This means that the capital- labour ratio for car will always be larger than that for food. If may be noted that in describing the technology of producing goods we refer to food as the labour -intensive product, while in referring to countries we describe country 2 as the labour-abundant country. In the context of the H-O model we refer to the factor intensity of production and the factor abundance of countries. See Fig. 1.
A key assumption of the H-O analysis is that commodities are intensive in a given factor irrespective of relative factor price. This point is illustrated in case of car (isoquant C0) and food (isoquant F0). Given the nature of the isoquant map for each commodity, car will always have a higher K/L than wheat at all factor price ratios and, thus, it is the capital-intensive product. If car is relatively capital-intensive, then food has to be labour-intensive. This means that it will always have a relatively smaller K/L compared to car.
This point becomes clear when we compare the K/L of the two goods when labour is relatively cheap [(w/r)] with ratios when labour is relatively expensive [(w/r)1]. The capital-labour ratio used in production at any point on any isoquant is given by the slope of a ray from the origin through the production point. Thus at (w/r), production of car (at A) is more K-intensive than production of food (at B); at (w/r)2, production of car (at D) is again more K-intensive than production of food (at E).
The H-O Theorem:
From the set of assumptions about production it follows that the PPC of the two countries will differ solely because their factor endowments differ. With identical technology in both countries—CRS, and a given factor-intensity relationship between the two goods, the capital-abundant country will be able to produce relatively more of the capital-intensive good, and the labour-abundant country will be able to produce relatively more of the labour-intensive good.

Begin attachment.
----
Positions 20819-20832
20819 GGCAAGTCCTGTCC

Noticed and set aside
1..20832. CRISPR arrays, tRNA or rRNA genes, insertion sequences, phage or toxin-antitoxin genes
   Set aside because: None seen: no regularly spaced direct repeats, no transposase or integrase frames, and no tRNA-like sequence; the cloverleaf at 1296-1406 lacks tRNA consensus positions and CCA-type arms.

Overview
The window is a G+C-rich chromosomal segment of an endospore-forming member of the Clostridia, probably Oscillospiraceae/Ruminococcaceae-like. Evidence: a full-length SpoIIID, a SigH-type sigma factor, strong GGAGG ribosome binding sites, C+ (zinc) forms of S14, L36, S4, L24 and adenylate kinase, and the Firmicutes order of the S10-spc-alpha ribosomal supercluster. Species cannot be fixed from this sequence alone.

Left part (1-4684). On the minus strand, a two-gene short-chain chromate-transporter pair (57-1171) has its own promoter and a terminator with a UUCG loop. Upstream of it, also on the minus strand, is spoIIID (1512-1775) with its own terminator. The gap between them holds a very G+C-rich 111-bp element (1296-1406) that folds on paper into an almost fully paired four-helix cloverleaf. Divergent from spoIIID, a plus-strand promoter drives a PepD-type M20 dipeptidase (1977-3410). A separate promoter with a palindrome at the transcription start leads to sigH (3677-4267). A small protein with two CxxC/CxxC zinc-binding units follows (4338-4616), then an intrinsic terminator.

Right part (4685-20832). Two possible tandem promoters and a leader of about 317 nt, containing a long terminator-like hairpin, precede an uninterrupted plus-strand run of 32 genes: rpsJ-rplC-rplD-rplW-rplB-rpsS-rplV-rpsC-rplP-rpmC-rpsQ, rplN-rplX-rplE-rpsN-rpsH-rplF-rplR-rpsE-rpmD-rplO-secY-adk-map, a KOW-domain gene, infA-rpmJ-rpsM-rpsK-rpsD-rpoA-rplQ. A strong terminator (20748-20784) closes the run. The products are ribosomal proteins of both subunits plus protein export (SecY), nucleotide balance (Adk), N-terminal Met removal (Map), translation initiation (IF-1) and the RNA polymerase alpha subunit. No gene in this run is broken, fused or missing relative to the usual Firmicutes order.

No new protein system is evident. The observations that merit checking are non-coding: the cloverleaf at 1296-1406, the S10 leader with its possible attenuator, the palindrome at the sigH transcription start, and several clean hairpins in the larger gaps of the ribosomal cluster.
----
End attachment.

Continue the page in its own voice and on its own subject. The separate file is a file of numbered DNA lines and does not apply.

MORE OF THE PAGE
In Fig. 2 the PPC of country 1, the capital-abundant country, is skewed toward the production of capital- intensive good, car. The PPC of country 2, the labour- abundant country, is skewed toward the labour-intensive good—food. Country 1 produces and consumes at point e and country 2 at e.
Their production and consumption points are the same under autarky. Although demand conditions are the same, their consumption levels differ due to differences in production levels, caused by differing factor endowments.
H-O Model and the Factor Price Equalisation (FPE) Theorem:
Perhaps the most controversial theorem of the H-O model is concerned with the effect of trade on factor prices.
This theorem is known as the FPE, which is stated below:
Given all the assumptions of the H-O model free international trade will lead to the international equalisation of individual factor prices. Under the strict assumptions of the H-O model, the tendencies for factor prices to move up or down will continue until the equalisation of such price is achieved.
It is important to know how strict the H-O conditions are for FPE to occur. To be more specific, all of the assumptions of the H-O model must hold perfectly. Two of the most important of these assumptions are ‘no barriers to trade’ and ‘access to identical technology’.